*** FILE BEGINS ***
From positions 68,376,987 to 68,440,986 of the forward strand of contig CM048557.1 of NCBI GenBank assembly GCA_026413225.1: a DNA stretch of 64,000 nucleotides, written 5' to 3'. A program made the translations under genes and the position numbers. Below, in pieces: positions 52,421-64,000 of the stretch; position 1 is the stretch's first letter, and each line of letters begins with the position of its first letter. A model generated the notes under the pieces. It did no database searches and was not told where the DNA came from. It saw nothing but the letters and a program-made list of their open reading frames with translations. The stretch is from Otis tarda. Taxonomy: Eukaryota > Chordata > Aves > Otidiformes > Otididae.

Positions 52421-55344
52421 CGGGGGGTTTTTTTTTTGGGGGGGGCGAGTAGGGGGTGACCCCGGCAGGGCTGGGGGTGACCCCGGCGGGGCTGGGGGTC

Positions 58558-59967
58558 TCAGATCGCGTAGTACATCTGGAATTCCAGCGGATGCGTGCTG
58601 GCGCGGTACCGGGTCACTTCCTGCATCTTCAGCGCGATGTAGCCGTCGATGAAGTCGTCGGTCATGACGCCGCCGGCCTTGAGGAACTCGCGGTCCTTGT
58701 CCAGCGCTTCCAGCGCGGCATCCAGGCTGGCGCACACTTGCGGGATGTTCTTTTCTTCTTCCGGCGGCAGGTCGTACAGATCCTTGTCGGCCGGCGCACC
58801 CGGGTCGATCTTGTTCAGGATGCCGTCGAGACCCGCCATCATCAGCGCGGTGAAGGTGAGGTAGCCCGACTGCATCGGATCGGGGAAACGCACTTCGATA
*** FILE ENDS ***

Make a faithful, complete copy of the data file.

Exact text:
From positions 68,376,987 to 68,440,986 of the forward strand of contig CM048557.1 of NCBI GenBank assembly GCA_026413225.1: a DNA stretch of 64,000 nucleotides, written 5' to 3'. A program made the translations under genes and the position numbers. Below, in pieces: positions 52,421-64,000 of the stretch; position 1 is the stretch's first letter, and each line of letters begins with the position of its first letter. A model generated the notes under the pieces. It did no database searches and was not told where the DNA came from. It saw nothing but the letters and a program-made list of their open reading frames with translations. The stretch is from Otis tarda. Taxonomy: Eukaryota > Chordata > Aves > Otidiformes > Otididae.

Positions 52421-55344
52421 CGGGGGGTTTTTTTTTTGGGGGGGGCGAGTAGGGGGTGACCCCGGCAGGGCTGGGGGTGACCCCGGCGGGGCTGGGGGTC

Positions 58558-59967
58558 TCAGATCGCGTAGTACATCTGGAATTCCAGCGGATGCGTGCTG
58601 GCGCGGTACCGGGTCACTTCCTGCATCTTCAGCGCGATGTAGCCGTCGATGAAGTCGTCGGTCATGACGCCGCCGGCCTTGAGGAACTCGCGGTCCTTGT
58701 CCAGCGCTTCCAGCGCGGCATCCAGGCTGGCGCACACTTGCGGGATGTTCTTTTCTTCTTCCGGCGGCAGGTCGTACAGATCCTTGTCGGCCGGCGCACC
58801 CGGGTCGATCTTGTTCAGGATGCCGTCGAGACCCGCCATCATCAGCGCGGTGAAGGTGAGGTAGCCCGACTGCATCGGATCGGGGAAACGCACTTCGATA